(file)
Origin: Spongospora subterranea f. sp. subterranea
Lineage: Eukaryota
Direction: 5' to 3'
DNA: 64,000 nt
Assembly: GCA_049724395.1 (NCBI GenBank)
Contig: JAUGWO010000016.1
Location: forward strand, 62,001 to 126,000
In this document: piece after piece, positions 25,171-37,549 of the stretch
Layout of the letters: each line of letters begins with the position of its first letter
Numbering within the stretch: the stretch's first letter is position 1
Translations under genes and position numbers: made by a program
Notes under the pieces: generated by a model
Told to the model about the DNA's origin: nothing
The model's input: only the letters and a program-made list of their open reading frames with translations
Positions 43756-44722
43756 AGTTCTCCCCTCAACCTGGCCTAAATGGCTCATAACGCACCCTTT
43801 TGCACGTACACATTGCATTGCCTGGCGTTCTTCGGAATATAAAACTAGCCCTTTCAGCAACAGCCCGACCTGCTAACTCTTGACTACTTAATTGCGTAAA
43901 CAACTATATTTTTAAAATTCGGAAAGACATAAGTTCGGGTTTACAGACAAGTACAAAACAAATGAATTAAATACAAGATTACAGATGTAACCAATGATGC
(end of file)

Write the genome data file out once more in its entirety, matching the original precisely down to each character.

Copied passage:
Origin: Spongospora subterranea f. sp. subterranea
Lineage: Eukaryota
Direction: 5' to 3'
DNA: 64,000 nt
Assembly: GCA_049724395.1 (NCBI GenBank)
Contig: JAUGWO010000016.1
Location: forward strand, 62,001 to 126,000
In this document: piece after piece, positions 25,171-37,549 of the stretch
Layout of the letters: each line of letters begins with the position of its first letter
Numbering within the stretch: the stretch's first letter is position 1
Translations under genes and position numbers: made by a program
Notes under the pieces: generated by a model
Told to the model about the DNA's origin: nothing
The model's input: only the letters and a program-made list of their open reading frames with translations
Positions 43756-44722
43756 AGTTCTCCCCTCAACCTGGCCTAAATGGCTCATAACGCACCCTTT
43801 TGCACGTACACATTGCATTGCCTGGCGTTCTTCGGAATATAAAACTAGCCCTTTCAGCAACAGCCCGACCTGCTAACTCTTGACTACTTAATTGCGTAAA
43901 CAACTATATTTTTAAAATTCGGAAAGACATAAGTTCGGGTTTACAGACAAGTACAAAACAAATGAATTAAATACAAGATTACAGATGTAACCAATGATGC